First Creek Trail, Red Rock Canyon

First Creek Trail, Red Rock Canyon

When my son and his wife visited me recently, they wanted to do some climbing at Red Rock Canyon National Conservation Area just outside of Las Vegas, Nevada.  While they climbed, I hiked.  Then we did the First Creek hike together.  I wish I knew the name of the flower in the foreground, but I can’t find it in my field guide or online.

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The campground was quite nice, and even had water.  It is an absolutely lovely area and wasn’t as overrun as I expected with it being so close to Vegas.

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Of course, early morning and late afternoon provided the “golden hour” necessary for rich landscapes.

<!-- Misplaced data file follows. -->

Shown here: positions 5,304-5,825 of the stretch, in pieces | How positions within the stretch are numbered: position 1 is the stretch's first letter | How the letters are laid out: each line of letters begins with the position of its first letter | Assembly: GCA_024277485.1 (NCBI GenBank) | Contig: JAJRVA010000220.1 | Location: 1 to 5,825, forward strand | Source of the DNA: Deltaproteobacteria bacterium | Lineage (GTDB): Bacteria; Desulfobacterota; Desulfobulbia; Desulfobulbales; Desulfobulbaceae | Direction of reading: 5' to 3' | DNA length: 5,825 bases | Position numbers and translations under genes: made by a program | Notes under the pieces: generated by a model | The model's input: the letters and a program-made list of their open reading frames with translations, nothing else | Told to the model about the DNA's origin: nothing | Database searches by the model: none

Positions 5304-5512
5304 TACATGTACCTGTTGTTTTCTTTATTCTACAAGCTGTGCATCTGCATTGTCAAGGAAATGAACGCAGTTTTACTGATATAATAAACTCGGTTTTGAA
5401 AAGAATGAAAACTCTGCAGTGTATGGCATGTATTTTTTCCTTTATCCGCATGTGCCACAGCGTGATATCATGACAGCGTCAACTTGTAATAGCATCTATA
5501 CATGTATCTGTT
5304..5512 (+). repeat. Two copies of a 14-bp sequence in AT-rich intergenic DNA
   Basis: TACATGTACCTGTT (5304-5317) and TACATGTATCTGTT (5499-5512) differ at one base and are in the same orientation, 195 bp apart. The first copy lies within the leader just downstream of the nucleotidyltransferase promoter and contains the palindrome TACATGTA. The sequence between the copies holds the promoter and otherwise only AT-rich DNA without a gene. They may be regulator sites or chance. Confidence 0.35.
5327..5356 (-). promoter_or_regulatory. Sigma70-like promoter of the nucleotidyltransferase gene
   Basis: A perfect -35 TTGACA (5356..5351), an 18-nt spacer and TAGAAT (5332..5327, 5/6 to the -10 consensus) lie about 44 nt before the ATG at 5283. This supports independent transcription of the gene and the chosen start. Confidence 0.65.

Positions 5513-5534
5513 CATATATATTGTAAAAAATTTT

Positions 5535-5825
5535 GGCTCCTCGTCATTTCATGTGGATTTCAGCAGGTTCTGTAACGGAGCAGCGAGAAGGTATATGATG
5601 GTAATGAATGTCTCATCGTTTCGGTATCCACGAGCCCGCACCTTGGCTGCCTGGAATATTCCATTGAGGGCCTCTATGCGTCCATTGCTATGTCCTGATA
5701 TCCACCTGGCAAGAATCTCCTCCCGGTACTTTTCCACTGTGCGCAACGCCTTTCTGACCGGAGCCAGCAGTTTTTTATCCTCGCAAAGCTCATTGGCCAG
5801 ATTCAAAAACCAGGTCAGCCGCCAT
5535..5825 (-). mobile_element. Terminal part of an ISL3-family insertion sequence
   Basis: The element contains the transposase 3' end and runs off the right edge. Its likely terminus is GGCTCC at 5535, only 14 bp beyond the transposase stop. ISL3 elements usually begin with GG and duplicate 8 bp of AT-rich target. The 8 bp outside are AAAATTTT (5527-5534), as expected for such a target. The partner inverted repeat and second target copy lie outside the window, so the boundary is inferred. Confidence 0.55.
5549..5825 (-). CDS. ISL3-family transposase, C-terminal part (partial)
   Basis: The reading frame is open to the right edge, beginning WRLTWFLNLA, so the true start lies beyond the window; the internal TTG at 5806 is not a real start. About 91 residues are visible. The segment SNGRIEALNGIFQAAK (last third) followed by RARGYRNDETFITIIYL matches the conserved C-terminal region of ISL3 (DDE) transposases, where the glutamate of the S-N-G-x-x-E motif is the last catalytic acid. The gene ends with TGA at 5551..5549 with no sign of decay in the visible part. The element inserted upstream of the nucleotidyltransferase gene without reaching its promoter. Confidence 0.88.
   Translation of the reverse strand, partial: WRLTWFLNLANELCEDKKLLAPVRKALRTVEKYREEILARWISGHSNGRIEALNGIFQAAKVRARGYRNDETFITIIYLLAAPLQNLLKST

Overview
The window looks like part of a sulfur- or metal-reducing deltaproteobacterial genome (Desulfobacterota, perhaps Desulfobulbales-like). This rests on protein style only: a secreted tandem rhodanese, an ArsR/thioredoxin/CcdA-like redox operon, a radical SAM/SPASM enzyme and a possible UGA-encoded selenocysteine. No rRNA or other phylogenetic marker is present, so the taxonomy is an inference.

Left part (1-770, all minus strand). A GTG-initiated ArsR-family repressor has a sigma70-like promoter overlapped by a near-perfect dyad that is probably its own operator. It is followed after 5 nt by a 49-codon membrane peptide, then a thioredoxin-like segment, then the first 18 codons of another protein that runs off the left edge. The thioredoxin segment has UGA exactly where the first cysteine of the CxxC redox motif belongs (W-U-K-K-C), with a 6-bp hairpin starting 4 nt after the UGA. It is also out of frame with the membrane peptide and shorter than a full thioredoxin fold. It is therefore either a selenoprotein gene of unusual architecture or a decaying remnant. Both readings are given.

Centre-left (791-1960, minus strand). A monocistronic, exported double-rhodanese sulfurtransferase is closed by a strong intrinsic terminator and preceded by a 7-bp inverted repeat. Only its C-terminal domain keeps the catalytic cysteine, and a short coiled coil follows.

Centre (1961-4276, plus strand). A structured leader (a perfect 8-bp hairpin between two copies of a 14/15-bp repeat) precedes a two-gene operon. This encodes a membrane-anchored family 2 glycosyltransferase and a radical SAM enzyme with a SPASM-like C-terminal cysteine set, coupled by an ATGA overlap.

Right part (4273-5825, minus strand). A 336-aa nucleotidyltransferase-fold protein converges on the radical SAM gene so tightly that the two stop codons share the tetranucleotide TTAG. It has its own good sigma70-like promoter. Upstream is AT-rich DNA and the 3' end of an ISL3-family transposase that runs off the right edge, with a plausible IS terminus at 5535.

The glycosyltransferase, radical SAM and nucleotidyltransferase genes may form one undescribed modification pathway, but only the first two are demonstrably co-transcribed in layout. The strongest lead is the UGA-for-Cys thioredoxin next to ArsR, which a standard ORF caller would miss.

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I even got up early enough one morning to catch the sun sneaking over the eastern mountains.

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This shows the classic banding of rock types in the area, with the red rock obviously being the park’s namesake.

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Deserts always create some interesting skies, don’t they?

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This is a climbing route off the First Creek trail (see the guy in blue?)  Ryan and Amy climbed it the previous day.

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You don’t need to hike to see the gorgeous rockscapes on the Scenic Drie.

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Pictographs at Willow Creek picnic area

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Cyclists love this section – they zoom (I mean ZOOOOOMMM!) downhill, the impetus carrying them a good ways around this curve as they go uphill.

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Rock Spring trail